What do you think of love marriages?' one character asks another, in Manju Kapur's Home. 'They are very bad,' comes the reply. 'Require too much adjustment.'
It is that brand of powerful understatement alone that saves the novel.
On the surface, you have what has always characterised much writing from India a plot about domestic spaces. Set in Delhi's Karol Bagh, it follows the lives and times of cloth trader Banwari Lal's family. A simple enough tale, where all the author does is tell you about the intricate knots that hold up joint families, and how a little tug at one end can have huge repercussions at the other.
In a nutshell, the reader is asked to follow two sisters Sona and Rupa -- both childless, until the former gives birth to daughter Nisha. There are smaller tales that flow from and around this relationship -- about husbands, sisters-in-law, mothers-in-law, poor cousins, and how each of these people work constantly towards grabbing and then holding on to their private niche in what is supposed to be a communal place.
There are references -- some oblique, others candid -- to child abuse and dowry death, stories about pettiness and jealousy, insights into arranged marriages and the power struggles that dominate most households. And yet, from what could easily meander into soap opera territory, Kapur salvages something of value by taking on the role of detached observer. It is a careful sort of detachment, created to draw attention to what lies just beneath the polished veneer of a seemingly united family. The kind of detachment that takes a long time to master and a sure hand to maintain.
Kapur has done her homework, of course. Her descriptions of the many rituals that families depend upon to enhance a sense of belonging are flawless. What also helps is the fact that this is familiar territory -- this exploration of the ways in which women are devoured by, yet try and manipulate, the system.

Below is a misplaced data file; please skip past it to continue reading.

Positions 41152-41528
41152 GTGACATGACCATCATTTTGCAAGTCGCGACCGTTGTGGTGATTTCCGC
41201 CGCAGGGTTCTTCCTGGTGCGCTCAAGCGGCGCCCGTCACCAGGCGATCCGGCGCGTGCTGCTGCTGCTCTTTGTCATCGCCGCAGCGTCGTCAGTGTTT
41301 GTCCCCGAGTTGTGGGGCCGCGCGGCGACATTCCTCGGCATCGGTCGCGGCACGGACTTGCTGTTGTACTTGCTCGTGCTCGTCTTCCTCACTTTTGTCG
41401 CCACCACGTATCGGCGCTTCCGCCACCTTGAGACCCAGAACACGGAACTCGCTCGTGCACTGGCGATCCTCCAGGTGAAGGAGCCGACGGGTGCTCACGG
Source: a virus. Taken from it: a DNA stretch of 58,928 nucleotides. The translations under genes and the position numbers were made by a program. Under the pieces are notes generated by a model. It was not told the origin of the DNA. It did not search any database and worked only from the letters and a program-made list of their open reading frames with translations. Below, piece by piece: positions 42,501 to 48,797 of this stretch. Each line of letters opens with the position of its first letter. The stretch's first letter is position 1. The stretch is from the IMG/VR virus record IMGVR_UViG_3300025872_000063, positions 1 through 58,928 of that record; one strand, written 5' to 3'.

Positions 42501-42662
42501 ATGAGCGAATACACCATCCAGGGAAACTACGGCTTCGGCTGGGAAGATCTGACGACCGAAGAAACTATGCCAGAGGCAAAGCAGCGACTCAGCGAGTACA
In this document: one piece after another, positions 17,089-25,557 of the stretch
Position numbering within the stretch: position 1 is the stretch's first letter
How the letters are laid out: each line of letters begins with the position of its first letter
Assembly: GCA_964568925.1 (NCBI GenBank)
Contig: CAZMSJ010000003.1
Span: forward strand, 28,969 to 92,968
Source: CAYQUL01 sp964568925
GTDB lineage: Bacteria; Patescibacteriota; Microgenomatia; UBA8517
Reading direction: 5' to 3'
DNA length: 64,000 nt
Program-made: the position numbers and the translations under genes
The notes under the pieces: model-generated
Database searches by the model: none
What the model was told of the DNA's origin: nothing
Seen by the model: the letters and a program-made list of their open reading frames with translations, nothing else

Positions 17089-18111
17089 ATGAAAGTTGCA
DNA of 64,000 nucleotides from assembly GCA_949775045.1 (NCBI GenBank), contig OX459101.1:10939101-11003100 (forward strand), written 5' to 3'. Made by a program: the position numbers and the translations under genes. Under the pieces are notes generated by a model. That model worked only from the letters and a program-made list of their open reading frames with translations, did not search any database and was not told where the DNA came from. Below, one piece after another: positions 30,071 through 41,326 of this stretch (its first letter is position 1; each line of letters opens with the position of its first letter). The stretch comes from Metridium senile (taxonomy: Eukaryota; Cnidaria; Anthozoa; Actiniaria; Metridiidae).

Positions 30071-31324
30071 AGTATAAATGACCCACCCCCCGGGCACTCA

Her first novel Difficult Daughters -- which received the Commonwealth Award for the Eurasian region -- was set during the struggle for independence. An interesting aspect of it was the involvement of women in Gandhi's Swaraj agitations. Her second, A Married Woman, was about an artist using her canvas to confront the limitations of middle-class living.
When I asked Kapur if this examination of women's histories was a persistent theme, she e-mailed in reply: "I am interested in the lives of women, whether in the political arena or in domestic spaces. One of the main preoccupations in all my books is how women manage to negotiate both the inner and outer spaces in their lives -- what sacrifices do they have to make in order to keep the home fires burning -- and at what cost to their personal lives do they find some kind of fulfilment outside the home."
It is a reply that paraphrases everything Kapur has sought to achieve with Home. That tricky negotiation between inner and outer so familiar to women in India. Another interesting thing about the novel is its unashamed insistence on having an Indian audience in mind. There is no pandering to those unfamiliar with a region's vernacular or the rituals it gives birth to.